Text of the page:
quote: Stalin engaged in plenty of mass murder as well. When people needed to get dead, labor camps were just way too slow for Uncle Joe.
quote: Careful before you call me autistic;
quote: concept of "sunk cost.
quote: you got a teddy bear and beat it up.
quote: He said he did not know that he would ever use the word "victory": "This is not the sort of struggle where you take a hill, plant the flag and go home to a victory parade... it's not war with a simple slogan."
quote: The Holodomor (Ukrainian: ?????????) is the famine that took place in Soviet Ukraine during the 1932-1933 agricultural season when the devastating famines also took place in several other regions of the USSR. The Holodomor ravaged the rural population of the Ukrainian SSR, and is considered one of the greatest national catastrophes to affect the Ukrainian nation in modern history. Estimates for the total number of casualties within Soviet Ukraine range between 2.2 million (demographers' estimate)  and 3-3.5 million (historians' estimate). 4.5 to 5 million in the Encyclopedia Britannica , and much higher figures - up to 20 million - in political debates  The reasons of the famine are the subject of intense scholarly and political debate. Some historians claim the famine was purposely engineered by the Soviet authorities as an attack on Ukrainian nationalism, while others view it as an unintended consequence of the economic problems associated with radical economic changes implemented during the period of Soviet industrialization. It is sometimes argued that natural causes may have been the primary reason for the disaster. T here is no international consensus among scholars or politicians on whether the Soviet policies that caused the famine fall under the legal definition of genocide . However, as of March 2008, the parliament of Ukraine and the governments of several other countries have recognized the actions causing Holodomor as an act of genocide.
quote: Are you seriously citing Wikipedia as a definitive source on a political hot-button topic like this?
quote: # Ammende, Ewald, "Human life in Russia, (Cleveland: J.T. Zubal, 1984), Reprint, Originally published: London, England: Allen & Unwin, 1936. # «The Black Deeds of the Kremlin: a white book», S.O. Pidhainy, Editor-In-Chief, (Toronto: Ukrainian Association of Victims of Russian-Communist Terror, 1953), (Vol. 1 Book of testimonies. Vol. 2. The Great Famine in Ukraine in 1932—1933). # Conquest, Robert, «The Harvest of Sorrow: Soviet Collectivization and the Terror — Famine», (Edmonton: The University of Alberta Press in Association with the Canadian Institute of Ukrainian Studies, 1986). # Davies, R.W., «The Socialist offensive: the collectivization of Soviet agriculture, 1929—1930», (London: Macmillan, 1980). # «Der ukrainische Hunger-Holocaust: Stalins verschwiegener Volkermond 1932/33 an 7 Millionen ukrainischen Bauern im Spiegel geheimgehaltener Akten des deutschen Auswartigen Amtes», (Sonnebuhl: H. Wild, 1988), By Dmytro Zlepko. [eine Dokumentation, herausgegeben und eingeleitet von Dmytro Zlepko]. # Dolot, Miron, «Execution by Hunger: The Hidden Holocaust, a survivor's account of the Famine of 1932—1933 in Ukraine», (New York City: W.W. Norton & Company Inc., 1985).
quote: Mortality in GULAG camps in 1934-40 was 4-6 times higher than average in Russia. The estimated total number of those who died in imprisonment in 1930-1953 is 1.76 million, about half of which occurred between 1941-1943 following the German invasion .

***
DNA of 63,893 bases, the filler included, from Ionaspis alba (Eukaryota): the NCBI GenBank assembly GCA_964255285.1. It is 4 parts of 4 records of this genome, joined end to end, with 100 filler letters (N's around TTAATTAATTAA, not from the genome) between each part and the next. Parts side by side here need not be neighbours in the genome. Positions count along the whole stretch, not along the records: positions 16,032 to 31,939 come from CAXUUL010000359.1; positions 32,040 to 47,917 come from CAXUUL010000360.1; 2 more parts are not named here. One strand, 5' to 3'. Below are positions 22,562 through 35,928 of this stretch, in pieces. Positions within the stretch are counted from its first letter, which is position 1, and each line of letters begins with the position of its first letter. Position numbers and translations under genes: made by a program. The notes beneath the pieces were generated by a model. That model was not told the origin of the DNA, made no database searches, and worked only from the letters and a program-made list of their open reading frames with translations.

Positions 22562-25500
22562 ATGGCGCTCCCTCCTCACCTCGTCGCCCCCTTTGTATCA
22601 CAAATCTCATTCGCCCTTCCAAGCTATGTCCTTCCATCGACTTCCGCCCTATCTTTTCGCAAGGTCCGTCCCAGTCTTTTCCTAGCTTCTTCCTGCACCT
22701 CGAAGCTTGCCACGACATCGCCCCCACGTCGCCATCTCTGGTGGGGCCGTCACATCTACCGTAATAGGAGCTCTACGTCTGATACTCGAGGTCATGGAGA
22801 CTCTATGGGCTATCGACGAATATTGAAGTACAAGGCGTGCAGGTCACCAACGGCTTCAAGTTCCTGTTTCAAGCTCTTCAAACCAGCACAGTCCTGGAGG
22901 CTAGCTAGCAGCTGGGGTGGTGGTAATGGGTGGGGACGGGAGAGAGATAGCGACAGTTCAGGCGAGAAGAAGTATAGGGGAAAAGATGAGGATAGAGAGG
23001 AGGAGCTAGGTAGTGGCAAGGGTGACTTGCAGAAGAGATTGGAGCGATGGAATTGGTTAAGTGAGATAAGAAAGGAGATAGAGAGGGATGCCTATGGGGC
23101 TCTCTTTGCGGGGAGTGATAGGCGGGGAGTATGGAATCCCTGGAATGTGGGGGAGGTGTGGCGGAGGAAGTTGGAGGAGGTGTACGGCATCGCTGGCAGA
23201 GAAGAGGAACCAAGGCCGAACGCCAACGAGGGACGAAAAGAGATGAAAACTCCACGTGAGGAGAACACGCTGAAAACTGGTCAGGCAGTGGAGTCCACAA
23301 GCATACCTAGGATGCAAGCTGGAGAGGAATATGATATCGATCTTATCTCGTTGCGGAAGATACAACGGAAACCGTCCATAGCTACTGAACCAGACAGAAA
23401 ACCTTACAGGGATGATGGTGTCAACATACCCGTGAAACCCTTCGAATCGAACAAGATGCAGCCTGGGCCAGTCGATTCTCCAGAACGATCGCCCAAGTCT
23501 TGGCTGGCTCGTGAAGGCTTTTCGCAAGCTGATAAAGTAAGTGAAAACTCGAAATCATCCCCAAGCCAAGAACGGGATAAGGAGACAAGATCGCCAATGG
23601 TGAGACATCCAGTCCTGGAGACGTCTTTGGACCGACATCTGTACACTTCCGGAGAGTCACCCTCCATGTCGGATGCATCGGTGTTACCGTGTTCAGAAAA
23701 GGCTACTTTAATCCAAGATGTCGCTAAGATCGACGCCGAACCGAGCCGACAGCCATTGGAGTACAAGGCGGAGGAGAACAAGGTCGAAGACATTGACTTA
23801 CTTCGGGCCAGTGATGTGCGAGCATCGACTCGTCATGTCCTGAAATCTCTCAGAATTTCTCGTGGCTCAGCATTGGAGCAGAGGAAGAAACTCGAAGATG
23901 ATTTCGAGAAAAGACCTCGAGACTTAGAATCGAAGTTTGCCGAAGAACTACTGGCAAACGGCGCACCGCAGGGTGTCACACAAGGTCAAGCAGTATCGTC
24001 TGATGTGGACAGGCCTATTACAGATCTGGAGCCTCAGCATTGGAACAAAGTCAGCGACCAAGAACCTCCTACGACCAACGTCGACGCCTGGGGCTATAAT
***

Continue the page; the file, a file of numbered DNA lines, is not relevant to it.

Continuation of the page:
quote: The 500 MW ITER reactor must be lined with ultra-robust materials.
quote: Second, metal will bend long before 50% of the strength is gone from the metal (1,100 degrees is 50% of melting point). So, with enough weight metal will bend easily at 600 or 700 degrees (ask any black smith).
quote: The internal strength of the building depends on all steel beams being in there correct placement.
quote: In the history of sky scraper fires, we have had only two builds match these two situations and I'm sure I'm missing some key points. Guess what, in 100% of the cases all the builds collapsed onto themselves. The two buildings: tower one and tower two.
quote: I will plan on moving to a more economically and scientifically friendly country
quote: In all of the steel structured buildings fires in the past, this scenario has never come up before where steel melts/weakens way below the melting temperature point that is stated in the article and buildings collapse.
quote: COMPLETE IDOIT
quote: Materials for fusion power plants provide one of the major structural materials challenges of the next 20 years. So far, relatively little demand has been made on the properties of the materials used for JET and other prototype reactors, since they had only to contain an operating plasma for very short times, to prove concepts and predictions of plasma physics. In the next stage of development of fusion reactors (ITER) and particularly in fusion power plants, materials issues will be crucial to success. The first wall will operate at temperatures up to 600ºC and will need to withstand stresses up to 300 MPa, and will accumulate over its lifetime radiation damage from fast neutrons amounting to ~100 dpa. It is essential that any material used here maintains adequate strength and toughness, while suffering minimal dimensional change through swelling and creep.
quote: and will accumulate over its lifetime radiation damage from fast neutrons amounting to ~100 dpa. It is essential that any material used here maintains adequate strength and toughness, while suffering minimal dimensional change through swelling and creep.
quote: Right, and we have steel alloys that can easily survive temperatures like that, even at 300 MPa. The real issue is a bit lower in your excerpt
quote: Anyone else disturbed that all these cool scientific goodies are all coming out of Europe?
quote: The cost is high now but if every home built needed solar panels mass production would occur and prices would fall drastically.
quote: Of course the power companies would lose money and they have lobbyists...